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5 Ways to Help Employees Manage the Psychological Stress of Hybrid Burnout

By 06/12/2021No Comments

COVID-19 changed many employees’ work routines, both in positive and negative ways.

As a result of long-term remote working, many companies are considering introducing hybrid working models, giving staff the option of combining working from home with going into the office.

However, hybrid working could also have a significant impact on employee mental health with many reporting symptoms of ‘hybrid burnout’.

Burnout is defined as a phenomenon ‘resulting from chronic workplace stress that has not been successfully managed.’ In 2020 it became a recognized condition by the WHO.

Hybrid burnout is the result of juggling long hours working from home with commutes to offices, which can not only be physically exhausting but also take a considerable toll on employee stress levels.

But what can businesses do to help employees manage the physical and mental health implications of a hybrid working environment?

1. Recognize the signs

Individuals in management should become aware of the signs and symptoms caused by hybrid burnout, as well as what they can do to prevent or respond to it.

Staff may become fatigued, forgetful, and struggle to concentrate, with so much going on around them. Early on, this may make people feel worried, irritable, on edge, or tense.

Further down the line, this anxiety – caused by juggling multiple work environments- may become so severe that it affects professionals’ ability to work productively (or at all).

There are also potential physical symptoms to consider, like heart palpitations, shortness of breath, dizziness, and headaches.

2. Assess company culture

Gallup study revealed the main causes of burnout are not the nature of the work itself, rather, how a person is treated and managed while they are working.

Consider how different leadership approaches might impact employees. For example, behaviors like bias or unfair corporate policies can cause stress and lead to overworking, with staff feeling a need to ‘prove their worth’.

Make certain that healthy work behaviors are modeled from the top. Help employees understand their value to the company and their contributions to the organization’s goals. Employees feel more valued, and display more motivation in the workplace if, and when, they understand their exact role in the greater purpose.

Take a few minutes each week to update employees on company news and how your team’s actions are contributing to the company’s overall success.

Also, make time to tell staff specifically what you value about their contributions. Try to build this into your regular routines, perhaps by starting your team meetings with shout-outs acknowledging the accomplishments of individual team members.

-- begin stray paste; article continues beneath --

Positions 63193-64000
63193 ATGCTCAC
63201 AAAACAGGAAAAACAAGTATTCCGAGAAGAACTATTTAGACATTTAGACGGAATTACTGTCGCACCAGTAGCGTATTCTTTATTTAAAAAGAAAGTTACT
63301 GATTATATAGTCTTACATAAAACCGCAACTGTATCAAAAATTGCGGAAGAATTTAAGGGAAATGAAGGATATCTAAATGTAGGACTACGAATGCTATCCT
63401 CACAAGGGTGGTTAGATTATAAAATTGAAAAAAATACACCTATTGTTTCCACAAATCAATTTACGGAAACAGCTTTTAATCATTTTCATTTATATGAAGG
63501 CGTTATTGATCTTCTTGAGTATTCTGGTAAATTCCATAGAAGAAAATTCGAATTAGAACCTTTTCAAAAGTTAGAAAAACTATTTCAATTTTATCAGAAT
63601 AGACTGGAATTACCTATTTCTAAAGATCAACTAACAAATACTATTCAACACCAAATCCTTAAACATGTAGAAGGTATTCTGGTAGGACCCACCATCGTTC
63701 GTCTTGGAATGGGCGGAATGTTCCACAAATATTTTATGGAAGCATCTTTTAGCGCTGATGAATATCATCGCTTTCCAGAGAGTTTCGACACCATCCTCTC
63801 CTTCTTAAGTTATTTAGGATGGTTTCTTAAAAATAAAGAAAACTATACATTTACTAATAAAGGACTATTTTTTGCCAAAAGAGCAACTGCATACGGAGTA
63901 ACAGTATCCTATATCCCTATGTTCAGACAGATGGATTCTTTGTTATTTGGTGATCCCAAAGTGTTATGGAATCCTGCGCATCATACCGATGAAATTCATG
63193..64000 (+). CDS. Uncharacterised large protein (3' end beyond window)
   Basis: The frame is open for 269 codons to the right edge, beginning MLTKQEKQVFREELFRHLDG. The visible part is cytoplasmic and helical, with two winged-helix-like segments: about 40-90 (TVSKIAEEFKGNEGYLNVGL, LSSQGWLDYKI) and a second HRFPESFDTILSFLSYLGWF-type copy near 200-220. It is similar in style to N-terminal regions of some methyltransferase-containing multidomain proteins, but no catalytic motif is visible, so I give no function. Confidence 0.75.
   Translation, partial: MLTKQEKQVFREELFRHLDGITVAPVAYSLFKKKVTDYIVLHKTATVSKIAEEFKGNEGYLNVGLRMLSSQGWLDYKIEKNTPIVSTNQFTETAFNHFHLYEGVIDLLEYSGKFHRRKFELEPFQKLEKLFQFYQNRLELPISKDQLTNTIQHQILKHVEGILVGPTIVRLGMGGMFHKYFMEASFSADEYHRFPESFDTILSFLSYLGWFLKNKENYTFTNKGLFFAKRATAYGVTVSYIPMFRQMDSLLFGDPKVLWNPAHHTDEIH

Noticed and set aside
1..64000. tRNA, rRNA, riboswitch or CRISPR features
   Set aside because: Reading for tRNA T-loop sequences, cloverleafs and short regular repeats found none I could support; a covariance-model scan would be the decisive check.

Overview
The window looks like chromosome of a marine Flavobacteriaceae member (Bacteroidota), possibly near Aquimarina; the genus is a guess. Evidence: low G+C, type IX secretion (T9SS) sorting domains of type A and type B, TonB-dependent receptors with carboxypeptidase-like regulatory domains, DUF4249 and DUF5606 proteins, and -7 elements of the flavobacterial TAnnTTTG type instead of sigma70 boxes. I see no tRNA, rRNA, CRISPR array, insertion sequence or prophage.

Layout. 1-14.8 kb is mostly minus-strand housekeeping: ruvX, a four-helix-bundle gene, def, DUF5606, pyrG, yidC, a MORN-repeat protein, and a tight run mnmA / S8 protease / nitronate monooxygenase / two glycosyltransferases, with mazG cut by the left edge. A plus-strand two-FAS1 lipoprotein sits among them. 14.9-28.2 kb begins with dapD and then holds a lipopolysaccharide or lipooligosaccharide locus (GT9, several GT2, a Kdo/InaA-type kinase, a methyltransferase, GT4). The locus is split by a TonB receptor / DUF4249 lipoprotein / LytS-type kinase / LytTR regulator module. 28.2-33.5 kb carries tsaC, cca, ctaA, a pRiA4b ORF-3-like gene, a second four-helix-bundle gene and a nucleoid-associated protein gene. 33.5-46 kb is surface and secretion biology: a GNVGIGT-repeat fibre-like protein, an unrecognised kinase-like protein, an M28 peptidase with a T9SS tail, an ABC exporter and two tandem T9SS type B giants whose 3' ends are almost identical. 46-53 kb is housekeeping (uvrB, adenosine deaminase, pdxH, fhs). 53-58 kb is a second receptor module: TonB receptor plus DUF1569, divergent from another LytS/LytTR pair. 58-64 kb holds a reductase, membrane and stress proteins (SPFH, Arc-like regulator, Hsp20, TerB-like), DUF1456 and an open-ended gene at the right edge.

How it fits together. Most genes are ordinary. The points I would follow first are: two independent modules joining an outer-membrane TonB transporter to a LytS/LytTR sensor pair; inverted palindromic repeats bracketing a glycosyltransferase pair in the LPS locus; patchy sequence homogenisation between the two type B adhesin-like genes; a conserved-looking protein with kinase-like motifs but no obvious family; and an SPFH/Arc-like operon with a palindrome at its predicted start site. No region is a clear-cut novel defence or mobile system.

3. Encourage conversations

As well as ensuring all staff feels appreciated and comfortable in their roles, managers need to ensure they demonstrate to their teams that the business has an open, supportive and welcoming approach when staff are distressed or finding it difficult to cope.

Employees need to feel conversations about difficulties surrounding work are both welcomed and expected.

This requires employers to feel empowered to enable better conversations about mental health in the workplace. At Nuffield Health, we introduced Emotional Literacy training for all staff.

92 percent of whom took the training stated they felt able to support a colleague in distress. Initiatives like this build an open community, and a common language, encouraging more people to say “I’m not OK” and ask others “Are you OK?”.

Employees should also be signposted to any other designated people, like, mental health champions for additional support.

4. Communicate set policies

It’s important company policies that promote good work/life balance are widely communicated. With hybrid working, this means using multiple channels to ensure you reach all employees, whether it’s through company social media platforms, emails, or even by text alerts.

Actively nurturing and promoting reasonable work hours, including, if necessary, encouraging employees to go home, when in the office late, or messaging them to ‘go offline’, at the end of their regular workday if you recognize a pattern of unhealthy overworking.

Help assess workloads for those who feel pressured to remain working beyond normal business hours and let them know there is always support available and additional resources to help them manage mounting projects or multiple deadlines.

Sometimes employees simply don’t realize these are things they are welcome to ask for.

5. Provide professional emotional wellbeing support

A recent Nuffield Health whitepaper revealed spending more than 2.5 days a week working away from the office can be associated with deterioration in co-worker relationships and job satisfaction.

For those having difficulty with the balance between remote and office life, consider introducing professional wellbeing support like Employee Assistance Programmes (EAPs) and timely access to effective psychological therapy (such as Cognitive Behaviour Therapy).

These interventions can be delivered remotely or face to face and give individuals access to a specialist who can help them understand and break unhelpful thinking patterns and “what if” thinking that may exacerbate stress and burnout in uncertain times.

By Gosia Bowling, National Lead for Emotional Wellbeing, Nuffield Health.

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